Wednesday, January 27, 2010

Statistics Or Sadistics?

A professor of mine from Hunter College (City University of New York, circa 1976) wrote the word "SADISTICS" on the blackboard as I entered my first day of statistics class. I was a little nervous as I took a seat in the back of the room, near the door. I was apprehensive about his approach to teaching this much abhorred subject, so I found comfort by the nearness of the door. As he introduced himself and explained that "sadistic" is what the subject would be if applied improperly or out of context I began to relax. Recently my statistics-induced distress has been rekindled.

I cannot tolerate the discussion that inevitably arises around cancer “survival statistics.” It’s a cruel game to tell a person (like me) with metastatic breast cancer, that 80% of women with my diagnosis live less than 5 years. News like that hits like a bomb dropped directly into the gut. The same words also mean that 20% will live more than 5 years. There are about 180,000 new breast cancer diagnoses each year. 60,000 of these are metastatic, like mine, meaning that they have already spread to an organ or tissue beyond the place where the cancer growth originated. 12,000 of these women will live more than 5 years. Who are these 12,000 women? What makes them different from the 48,000 who don’t make it? Can I be one of the 12,000? Statistics can’t answer my questions.

Statistics are about incidences within groups of people; they say nothing about individuals. It is irrelevant and cruel to tell someone what their personal chance of survival is based on this form of math. Any of us could die in a car crash on the highway tomorrow in the rain and totally mess up a mathematician’s fancy formulas. Informing a cancer patient of their prognosis based on numbers seems more like sadistics than statistics to me.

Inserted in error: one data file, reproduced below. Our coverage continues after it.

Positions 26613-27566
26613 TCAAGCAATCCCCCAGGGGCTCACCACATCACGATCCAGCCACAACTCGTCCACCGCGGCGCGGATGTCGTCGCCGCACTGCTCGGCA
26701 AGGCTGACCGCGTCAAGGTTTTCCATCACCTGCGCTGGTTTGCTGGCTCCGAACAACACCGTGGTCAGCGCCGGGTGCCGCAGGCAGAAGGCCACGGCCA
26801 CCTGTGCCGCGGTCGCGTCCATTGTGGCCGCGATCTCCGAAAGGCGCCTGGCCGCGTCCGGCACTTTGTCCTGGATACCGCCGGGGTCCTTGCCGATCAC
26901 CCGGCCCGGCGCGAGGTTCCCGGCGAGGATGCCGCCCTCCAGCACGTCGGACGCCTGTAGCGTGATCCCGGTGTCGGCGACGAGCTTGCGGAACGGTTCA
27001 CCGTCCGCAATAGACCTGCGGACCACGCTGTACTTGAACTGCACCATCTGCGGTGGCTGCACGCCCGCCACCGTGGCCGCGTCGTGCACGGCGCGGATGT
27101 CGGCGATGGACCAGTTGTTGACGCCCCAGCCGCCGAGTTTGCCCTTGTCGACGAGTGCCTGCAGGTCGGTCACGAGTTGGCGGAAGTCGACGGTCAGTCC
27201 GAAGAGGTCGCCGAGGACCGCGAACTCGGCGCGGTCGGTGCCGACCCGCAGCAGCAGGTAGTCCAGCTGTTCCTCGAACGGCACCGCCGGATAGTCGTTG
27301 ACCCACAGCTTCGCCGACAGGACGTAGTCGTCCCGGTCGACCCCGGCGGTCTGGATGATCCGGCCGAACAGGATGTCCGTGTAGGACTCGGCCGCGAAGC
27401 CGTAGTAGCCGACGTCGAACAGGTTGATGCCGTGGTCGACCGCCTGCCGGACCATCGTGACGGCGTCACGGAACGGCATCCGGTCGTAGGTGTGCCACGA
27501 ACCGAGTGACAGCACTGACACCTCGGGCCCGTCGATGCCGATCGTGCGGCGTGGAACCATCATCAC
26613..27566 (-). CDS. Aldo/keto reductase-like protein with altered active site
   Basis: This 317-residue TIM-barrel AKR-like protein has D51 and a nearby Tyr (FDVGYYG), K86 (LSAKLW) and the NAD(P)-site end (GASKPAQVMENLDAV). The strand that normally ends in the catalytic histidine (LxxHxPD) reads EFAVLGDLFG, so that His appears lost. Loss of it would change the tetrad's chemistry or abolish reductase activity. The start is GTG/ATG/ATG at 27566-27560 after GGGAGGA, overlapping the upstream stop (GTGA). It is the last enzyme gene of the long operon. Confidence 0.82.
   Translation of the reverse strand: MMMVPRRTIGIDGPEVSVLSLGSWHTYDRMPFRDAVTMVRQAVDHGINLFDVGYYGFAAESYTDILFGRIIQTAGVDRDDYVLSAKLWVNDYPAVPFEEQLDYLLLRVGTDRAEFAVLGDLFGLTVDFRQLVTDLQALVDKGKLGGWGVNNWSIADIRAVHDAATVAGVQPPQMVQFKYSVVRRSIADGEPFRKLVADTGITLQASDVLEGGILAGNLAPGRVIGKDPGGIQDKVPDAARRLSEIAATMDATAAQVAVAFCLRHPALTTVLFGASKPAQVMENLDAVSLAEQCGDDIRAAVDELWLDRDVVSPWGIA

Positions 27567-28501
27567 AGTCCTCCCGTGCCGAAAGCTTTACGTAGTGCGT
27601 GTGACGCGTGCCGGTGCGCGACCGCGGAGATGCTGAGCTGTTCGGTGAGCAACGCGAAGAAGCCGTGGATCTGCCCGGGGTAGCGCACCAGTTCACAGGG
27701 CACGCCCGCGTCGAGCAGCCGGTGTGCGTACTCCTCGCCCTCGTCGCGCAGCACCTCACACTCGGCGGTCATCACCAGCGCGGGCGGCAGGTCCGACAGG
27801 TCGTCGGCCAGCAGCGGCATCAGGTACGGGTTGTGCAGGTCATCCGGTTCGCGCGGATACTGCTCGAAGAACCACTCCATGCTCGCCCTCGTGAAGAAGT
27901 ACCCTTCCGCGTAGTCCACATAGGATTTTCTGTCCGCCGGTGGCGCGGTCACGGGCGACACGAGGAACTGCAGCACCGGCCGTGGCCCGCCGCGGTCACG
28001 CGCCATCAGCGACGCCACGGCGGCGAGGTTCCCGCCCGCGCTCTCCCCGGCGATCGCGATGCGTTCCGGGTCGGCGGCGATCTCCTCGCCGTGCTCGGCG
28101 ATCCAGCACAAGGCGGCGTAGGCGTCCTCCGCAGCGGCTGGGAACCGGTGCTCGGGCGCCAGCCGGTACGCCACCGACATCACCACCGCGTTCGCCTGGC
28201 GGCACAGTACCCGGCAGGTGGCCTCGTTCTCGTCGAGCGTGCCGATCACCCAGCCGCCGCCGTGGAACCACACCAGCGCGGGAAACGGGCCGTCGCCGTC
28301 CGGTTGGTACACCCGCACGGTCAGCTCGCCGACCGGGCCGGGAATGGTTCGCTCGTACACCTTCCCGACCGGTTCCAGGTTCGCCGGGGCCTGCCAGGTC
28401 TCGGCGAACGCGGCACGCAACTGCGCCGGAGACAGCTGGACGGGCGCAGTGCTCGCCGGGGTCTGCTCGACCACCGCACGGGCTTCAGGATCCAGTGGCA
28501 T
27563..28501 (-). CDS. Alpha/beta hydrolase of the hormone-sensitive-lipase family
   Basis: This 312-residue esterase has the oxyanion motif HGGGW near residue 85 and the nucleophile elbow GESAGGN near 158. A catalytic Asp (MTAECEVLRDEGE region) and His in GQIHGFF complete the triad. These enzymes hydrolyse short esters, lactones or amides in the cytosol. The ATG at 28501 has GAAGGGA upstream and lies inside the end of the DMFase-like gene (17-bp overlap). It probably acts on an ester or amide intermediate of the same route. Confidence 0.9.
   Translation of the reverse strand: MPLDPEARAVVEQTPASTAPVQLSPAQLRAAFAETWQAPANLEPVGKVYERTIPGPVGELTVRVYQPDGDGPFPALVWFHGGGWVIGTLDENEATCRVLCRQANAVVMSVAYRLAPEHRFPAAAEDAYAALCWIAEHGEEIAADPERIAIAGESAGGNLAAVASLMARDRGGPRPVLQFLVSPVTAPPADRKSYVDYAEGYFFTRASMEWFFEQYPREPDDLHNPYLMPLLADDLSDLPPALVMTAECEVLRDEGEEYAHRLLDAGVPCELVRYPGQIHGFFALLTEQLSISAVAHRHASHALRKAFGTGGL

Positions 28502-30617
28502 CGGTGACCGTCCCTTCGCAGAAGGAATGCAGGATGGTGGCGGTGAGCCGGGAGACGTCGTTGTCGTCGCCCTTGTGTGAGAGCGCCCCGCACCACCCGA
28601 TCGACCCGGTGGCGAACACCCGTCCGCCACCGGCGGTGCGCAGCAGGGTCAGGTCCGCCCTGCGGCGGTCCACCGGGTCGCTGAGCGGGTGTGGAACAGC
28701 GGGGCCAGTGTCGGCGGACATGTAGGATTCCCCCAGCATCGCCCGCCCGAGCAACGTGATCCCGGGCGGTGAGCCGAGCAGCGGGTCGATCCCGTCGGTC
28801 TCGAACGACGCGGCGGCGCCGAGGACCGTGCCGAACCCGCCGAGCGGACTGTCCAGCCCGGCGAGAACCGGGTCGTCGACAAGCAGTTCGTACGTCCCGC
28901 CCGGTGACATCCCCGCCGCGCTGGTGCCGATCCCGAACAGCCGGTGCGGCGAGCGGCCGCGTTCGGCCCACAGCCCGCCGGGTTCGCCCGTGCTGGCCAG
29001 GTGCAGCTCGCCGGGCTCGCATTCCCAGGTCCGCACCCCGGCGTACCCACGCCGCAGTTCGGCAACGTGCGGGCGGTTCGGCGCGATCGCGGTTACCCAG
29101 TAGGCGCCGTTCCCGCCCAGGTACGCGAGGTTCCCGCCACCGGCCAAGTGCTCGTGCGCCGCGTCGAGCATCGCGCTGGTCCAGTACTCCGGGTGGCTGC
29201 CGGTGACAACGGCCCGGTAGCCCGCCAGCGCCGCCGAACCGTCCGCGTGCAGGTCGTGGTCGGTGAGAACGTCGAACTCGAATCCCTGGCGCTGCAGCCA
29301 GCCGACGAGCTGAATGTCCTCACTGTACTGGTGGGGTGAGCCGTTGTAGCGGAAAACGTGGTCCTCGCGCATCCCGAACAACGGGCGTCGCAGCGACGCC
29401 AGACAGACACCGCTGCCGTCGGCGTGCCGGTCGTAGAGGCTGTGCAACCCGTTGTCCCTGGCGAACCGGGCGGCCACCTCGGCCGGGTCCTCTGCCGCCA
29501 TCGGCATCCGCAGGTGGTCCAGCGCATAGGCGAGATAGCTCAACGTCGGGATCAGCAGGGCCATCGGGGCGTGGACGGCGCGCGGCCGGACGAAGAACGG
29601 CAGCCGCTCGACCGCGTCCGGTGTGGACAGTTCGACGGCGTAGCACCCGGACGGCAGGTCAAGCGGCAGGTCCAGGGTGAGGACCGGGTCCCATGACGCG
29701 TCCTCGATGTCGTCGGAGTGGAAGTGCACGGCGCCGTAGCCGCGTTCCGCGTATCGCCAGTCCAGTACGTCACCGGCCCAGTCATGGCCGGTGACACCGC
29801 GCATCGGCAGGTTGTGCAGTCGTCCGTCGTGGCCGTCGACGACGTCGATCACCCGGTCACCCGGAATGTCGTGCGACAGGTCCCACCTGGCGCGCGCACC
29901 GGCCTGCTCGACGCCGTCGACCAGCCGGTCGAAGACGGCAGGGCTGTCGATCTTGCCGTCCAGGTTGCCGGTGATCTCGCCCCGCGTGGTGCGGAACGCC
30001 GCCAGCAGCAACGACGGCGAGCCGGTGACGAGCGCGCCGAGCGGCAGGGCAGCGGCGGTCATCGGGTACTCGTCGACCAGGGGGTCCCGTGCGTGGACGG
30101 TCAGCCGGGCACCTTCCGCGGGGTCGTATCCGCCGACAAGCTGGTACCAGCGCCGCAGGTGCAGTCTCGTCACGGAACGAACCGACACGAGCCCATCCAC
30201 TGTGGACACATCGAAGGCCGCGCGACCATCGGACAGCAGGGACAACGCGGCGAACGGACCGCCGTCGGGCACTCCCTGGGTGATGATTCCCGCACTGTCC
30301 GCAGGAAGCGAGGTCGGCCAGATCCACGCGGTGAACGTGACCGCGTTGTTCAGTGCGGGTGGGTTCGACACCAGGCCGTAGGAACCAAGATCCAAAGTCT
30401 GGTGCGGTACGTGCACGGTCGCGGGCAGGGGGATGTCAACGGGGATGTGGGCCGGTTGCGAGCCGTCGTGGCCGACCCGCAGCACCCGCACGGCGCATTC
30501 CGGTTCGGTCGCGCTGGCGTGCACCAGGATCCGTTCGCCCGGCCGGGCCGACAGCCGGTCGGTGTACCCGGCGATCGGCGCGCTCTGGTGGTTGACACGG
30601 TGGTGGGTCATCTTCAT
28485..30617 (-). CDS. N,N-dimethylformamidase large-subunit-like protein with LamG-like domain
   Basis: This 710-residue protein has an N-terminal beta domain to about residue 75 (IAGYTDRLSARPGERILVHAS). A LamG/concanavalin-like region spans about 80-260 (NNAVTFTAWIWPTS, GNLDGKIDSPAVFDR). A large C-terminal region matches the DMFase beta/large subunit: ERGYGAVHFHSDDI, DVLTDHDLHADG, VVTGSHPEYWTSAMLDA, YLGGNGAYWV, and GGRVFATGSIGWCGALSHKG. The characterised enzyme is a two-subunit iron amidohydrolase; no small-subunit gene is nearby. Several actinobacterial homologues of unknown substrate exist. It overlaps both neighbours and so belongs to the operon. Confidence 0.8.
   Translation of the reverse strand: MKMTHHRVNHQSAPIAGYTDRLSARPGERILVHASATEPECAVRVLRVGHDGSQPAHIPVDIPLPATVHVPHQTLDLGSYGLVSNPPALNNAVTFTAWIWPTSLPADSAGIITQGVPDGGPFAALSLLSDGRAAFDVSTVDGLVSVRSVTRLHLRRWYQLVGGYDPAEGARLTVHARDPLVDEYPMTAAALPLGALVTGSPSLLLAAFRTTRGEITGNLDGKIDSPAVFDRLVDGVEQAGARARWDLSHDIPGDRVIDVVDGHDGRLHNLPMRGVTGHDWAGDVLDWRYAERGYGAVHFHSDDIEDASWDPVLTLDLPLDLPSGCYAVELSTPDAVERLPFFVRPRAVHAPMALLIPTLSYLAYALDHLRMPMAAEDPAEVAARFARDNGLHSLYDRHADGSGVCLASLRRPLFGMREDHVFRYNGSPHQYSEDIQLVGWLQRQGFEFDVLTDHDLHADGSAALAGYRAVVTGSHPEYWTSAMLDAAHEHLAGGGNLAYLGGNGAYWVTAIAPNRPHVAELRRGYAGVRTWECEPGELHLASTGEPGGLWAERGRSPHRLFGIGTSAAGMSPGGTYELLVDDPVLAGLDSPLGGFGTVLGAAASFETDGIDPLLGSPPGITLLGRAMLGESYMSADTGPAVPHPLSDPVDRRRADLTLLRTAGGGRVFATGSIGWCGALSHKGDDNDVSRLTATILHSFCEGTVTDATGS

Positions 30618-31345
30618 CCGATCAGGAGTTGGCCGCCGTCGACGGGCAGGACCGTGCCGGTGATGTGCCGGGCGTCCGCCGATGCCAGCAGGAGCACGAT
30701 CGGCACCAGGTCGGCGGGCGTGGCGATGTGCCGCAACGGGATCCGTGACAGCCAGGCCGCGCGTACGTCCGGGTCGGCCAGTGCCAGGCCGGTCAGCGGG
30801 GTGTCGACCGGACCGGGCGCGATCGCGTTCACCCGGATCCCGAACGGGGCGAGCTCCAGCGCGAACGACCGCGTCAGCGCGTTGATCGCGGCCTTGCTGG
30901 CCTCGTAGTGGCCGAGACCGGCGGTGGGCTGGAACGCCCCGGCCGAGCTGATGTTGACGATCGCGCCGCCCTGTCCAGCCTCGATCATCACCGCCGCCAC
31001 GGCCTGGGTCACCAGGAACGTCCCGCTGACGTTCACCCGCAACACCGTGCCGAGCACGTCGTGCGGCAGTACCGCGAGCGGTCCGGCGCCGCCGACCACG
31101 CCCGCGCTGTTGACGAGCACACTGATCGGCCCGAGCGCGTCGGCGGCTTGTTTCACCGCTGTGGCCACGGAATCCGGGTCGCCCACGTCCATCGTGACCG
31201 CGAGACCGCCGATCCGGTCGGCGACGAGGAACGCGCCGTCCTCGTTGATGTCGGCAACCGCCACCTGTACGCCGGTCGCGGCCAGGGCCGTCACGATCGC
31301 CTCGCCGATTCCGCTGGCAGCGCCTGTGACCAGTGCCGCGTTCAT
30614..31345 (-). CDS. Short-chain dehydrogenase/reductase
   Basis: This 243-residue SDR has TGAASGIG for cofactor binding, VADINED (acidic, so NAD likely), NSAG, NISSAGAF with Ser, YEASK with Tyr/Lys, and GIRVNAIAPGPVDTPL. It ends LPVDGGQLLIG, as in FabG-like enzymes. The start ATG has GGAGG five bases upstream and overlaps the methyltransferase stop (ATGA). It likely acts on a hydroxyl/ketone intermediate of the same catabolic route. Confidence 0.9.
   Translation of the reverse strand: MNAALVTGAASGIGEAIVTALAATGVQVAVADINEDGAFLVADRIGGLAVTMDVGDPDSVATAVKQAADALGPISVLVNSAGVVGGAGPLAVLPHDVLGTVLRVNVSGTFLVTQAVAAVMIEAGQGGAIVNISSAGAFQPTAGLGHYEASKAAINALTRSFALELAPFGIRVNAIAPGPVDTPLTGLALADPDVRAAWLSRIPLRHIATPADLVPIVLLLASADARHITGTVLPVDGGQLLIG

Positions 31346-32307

I also think it’s cruel to not tell someone with a disease that has a poor prognosis that this is what they’re up against. If someone has a type of cancer that kills 95% of its victims in less than 3 months they need to know that that possibility exists, and prepare themselves for whatever happens. I understand the utility in generalized predictions, but I also know a woman who has survived with pancreatic cancer that was diagnosed 27 years ago, a nearly unheard of situation. Statistics only help us make educated guesses. They don’t dictate outcomes.

Randy Pausch, author of The Last Lecture, is arguably a person who has most effectively used his prognosis and life expectancy statistics. Being the incurable academic that he was (sorry for the tasteless pun), he delivered a fabulous “Last Lecture” for his wife and young children. He turned it into a You Tube video and a book, for them to have his final words of love and wisdom delivered in his favorite format, a blend of PowerPoint, comedy, and inspiration. In addition to capturing his last words of wisdom and wishes for his family and friends, his lecture provides support for his family from the millions of copies that have sold since he’s passed.

Statistics can be confusing, and create dissonance with the reality of how you actually feel. I had a patient many years ago who had a very rare type of brain tumor. His doctors kept telling him about how unusual his condition was, and he wondered what that was supposed to mean to him. A rare disease is not rare for the person who gets it! In this case, the statistics only made him feel like a freak of nature.

Another patient of mine discovered he was HIV positive many years ago during a routine insurance physical. He was perfectly healthy, happily married, with a great job, and a wonderful life. In the ensuing 2 years, he was divorced, lost his job, had to move to a small dreary apartment, and became morbidly depressed about the possibility of dying from AIDS, even though he had not gotten sick yet. One weekend, when some friends convinced him to go to the beach to try to cheer him up, an unexpected thunderstorm moved in quickly. Running to find shelter from the storm, he ran past a phone booth (the tallest metal object nearby) and was struck by lightning. He spent 2 weeks in the burn unit before he died of the burns and other complications from the lightning strike. I went to visit him a week before he died and he was laughing, telling jokes to everyone in the unit, trying desperately to make up for the way he felt like he had wasted the last precious 2 years of his life. He asked me to tell his story to anyone I meet who is upset because they think they know how they are going to die.